Access number of nested branches within a given branch c#?


I have a question concerning handling DataTrees within the Grasshopper C# Component.

So, I have a given set of planes that is structured as followed:


where each of the branches holds a collection of geometry (so 3 dimensions in total).

I have created a DataTree as well as a 3-dimensional List<> structure for comparison like so:

DataTree < Plane > jointsTree = new DataTree();
List<List<List>> jointsList = new List<List<List>>();

I’m running into trouble when I try to iterate with for-loops using the datatree.
for example:
Assuming I have 2 joints each with 4 members as illustrated above, If I access the property jointsList.Count it returns the value of 2.
Calling jointsList[0].Count returns 4, which is the number of members of that joint.

However, using the DataTree structure there is no way to get the same counting method. if I call the property jointsTree .BranchCount, it returns the value of 8, which is the total number of members rather than the number of joints.
Calling jointsTree.Branch(0).Count returns the length of {0,0}, the number of geometry in that particular branch rather than the number of members, and calling **jointslist[4].Count returns the number of members of {1;0}, which basically means that the tree is somehow collapsed into two levels?

Using joints.Branch(i,j) i can access the data in multiple dimensions, but that assumes I have a way to calculate the max value for i and j …

So, either I am missing something vital (I hope thats the case) or the DataTree structure seems unable to handle multidimensional data.

Thanks in advance for solving this mystery…

1 Like

DataTree is a SortedList<GH_Path, List< object>>, so is just two dimensional, not a real tree structure. It’s like a container of labeled lists.
To count the number of nested branches you must create your own implementation, it is not difficult if you understand the GH_Path (a list of numbers).

1 Like

Data Trees is a thingy that manages Lists via an indexing system (i.e. paths with any dimension).

For a given GH_Path path: int indices = path.Indices; (where indices[0] the first dimension, indices[1] the second etc etc.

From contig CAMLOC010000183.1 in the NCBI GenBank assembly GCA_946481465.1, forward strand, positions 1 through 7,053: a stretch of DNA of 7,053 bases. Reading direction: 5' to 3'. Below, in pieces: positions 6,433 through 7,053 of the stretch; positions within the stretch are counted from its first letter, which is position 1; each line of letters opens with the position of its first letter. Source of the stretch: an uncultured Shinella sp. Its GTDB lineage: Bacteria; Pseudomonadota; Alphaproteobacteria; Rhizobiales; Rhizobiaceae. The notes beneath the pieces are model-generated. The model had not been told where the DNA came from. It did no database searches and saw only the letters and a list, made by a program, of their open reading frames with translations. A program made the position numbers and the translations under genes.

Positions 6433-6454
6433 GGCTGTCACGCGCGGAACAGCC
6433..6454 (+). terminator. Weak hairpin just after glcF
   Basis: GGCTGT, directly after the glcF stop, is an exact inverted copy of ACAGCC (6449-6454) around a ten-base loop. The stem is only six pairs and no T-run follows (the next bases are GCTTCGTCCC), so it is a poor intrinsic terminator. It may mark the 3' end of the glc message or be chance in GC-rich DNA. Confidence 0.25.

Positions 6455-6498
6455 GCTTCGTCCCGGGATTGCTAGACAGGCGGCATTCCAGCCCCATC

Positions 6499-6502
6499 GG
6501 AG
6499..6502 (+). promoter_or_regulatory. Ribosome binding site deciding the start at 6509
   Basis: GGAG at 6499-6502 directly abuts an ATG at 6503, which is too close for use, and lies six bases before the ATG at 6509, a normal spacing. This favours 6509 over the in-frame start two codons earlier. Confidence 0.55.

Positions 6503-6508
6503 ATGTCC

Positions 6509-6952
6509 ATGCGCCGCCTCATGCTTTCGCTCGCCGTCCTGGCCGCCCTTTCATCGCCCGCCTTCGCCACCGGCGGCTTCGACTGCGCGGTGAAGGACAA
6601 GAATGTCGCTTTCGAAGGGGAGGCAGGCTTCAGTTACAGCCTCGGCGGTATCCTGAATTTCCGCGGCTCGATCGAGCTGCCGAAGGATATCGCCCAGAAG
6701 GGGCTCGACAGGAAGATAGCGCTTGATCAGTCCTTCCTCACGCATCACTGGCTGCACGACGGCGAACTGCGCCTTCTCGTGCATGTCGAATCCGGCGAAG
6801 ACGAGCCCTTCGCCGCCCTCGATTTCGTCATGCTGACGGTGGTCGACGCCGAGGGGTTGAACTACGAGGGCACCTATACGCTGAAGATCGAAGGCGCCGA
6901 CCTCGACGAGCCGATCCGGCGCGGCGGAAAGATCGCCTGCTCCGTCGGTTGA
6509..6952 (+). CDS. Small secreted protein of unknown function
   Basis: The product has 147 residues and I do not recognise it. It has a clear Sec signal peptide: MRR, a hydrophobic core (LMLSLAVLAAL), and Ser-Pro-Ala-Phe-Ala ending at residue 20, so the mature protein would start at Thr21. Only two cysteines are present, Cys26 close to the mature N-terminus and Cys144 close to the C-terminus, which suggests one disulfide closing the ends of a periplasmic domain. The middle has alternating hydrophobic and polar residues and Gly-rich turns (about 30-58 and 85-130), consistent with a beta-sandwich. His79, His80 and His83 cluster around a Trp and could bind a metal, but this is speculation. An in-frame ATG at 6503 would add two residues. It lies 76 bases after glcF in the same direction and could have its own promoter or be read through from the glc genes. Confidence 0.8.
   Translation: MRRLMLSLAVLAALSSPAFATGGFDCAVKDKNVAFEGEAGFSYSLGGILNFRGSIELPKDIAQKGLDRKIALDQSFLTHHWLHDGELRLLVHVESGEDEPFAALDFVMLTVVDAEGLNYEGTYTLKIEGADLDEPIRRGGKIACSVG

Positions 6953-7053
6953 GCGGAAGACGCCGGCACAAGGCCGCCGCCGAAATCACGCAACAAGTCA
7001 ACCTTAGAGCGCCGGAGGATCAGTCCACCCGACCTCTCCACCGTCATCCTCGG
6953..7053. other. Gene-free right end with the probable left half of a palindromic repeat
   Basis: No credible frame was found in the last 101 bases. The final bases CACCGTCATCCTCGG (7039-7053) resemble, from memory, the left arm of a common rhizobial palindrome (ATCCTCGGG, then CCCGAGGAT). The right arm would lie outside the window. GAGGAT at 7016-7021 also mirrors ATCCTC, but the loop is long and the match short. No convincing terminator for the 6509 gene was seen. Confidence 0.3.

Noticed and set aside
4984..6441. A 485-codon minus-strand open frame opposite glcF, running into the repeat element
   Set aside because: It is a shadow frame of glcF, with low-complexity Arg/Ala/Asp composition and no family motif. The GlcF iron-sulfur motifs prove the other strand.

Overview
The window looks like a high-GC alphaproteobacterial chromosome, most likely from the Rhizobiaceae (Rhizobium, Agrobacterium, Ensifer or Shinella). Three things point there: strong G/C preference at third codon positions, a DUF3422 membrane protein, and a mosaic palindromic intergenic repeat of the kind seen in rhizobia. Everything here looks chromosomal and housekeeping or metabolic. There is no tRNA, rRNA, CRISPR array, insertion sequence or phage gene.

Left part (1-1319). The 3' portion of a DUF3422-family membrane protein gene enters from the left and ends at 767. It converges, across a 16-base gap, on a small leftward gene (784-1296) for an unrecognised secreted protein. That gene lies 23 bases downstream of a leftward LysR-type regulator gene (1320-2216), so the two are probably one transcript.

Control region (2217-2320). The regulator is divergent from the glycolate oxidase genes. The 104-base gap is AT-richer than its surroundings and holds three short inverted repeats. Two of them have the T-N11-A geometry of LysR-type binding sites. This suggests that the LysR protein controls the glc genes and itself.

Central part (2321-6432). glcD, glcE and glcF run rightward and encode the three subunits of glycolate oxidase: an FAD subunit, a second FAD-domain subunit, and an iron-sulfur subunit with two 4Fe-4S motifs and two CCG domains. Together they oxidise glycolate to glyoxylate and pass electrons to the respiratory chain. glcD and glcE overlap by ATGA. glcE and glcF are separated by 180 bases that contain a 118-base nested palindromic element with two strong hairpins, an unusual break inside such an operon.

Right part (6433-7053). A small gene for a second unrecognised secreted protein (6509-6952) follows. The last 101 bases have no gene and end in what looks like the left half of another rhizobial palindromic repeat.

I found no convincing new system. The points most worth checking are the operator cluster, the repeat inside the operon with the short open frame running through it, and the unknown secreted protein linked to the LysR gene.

So for instance:

int countPathsWith3orMoreDims = 0;
foreach(GH_Path path in someTree.Paths){
if(path.Indices.Length < 3) continue;
if(path.Indices[0] == someValue && path.Indices[1] == someOtherValue){

Speaking about path dimensions … see attached and have some fun. (130.2 KB)

I did not know about the SortedList, thanks for pointing that out, @Dani_Abalde! Learned something new.
Also thanks for the brief demonstration and the gh file, both very helpful @PeterFotiadis

here’s my attempt at counting the branches:
//count branches, should be 27
int currentBranch = 0;
int branchCount= 1;
foreach (GH_Path path in x.Paths)
if (path[0] != currentBranch)
currentBranch = path[0];

//count sub branches in branch 0, should be 4
int subBranchCount = 0;
foreach (GH_Path path in x.Paths)
  if (path[0] == 0)
Print("first level branches count: " + branchCount.ToString());
Print("second level branches of branch 0: " + subBranchCount);

I’m sure there’s more efficient ways to count it, but at least I understand what’s going on.

You can also use a SortedList to perform that search.

 private void RunScript(DataTree<System.Object> T, ref object A)
    SortedList<GH_Path, int> dic = new SortedList<GH_Path, int>();
    foreach(GH_Path path in T.Paths){
      GH_Path parent = path.CullElement();
        dic[parent] += 1;
      } else {
        dic.Add(parent, 1);
    A = dic;
    //A = dic[SomePathOfT.CullElement()]; //gives you the number of subbranches of parent of dimension 1 using a subbranch in dimension 2.
1 Like

For counting the beans we use often a HashSet as well

HashSet mainBranches = new … blah, blah

foreach(GH_Path path in tree.Paths){

Print(“Main branches: {0}”, mainBranches.Count);

etc etc etc

And this … well … has 8 challenging DT questions > only for the brave > answer them all (most notably Q8) and become a DataTree Master. (124.0 KB)

Splendid. Suggestions work well, particularly like the HashSet method!
@PeterFotiadis thanks for posting these strange, but informative scripts. Are these part of a class?

Er … well … if we can call my people in the practice a class of some sort … then yes.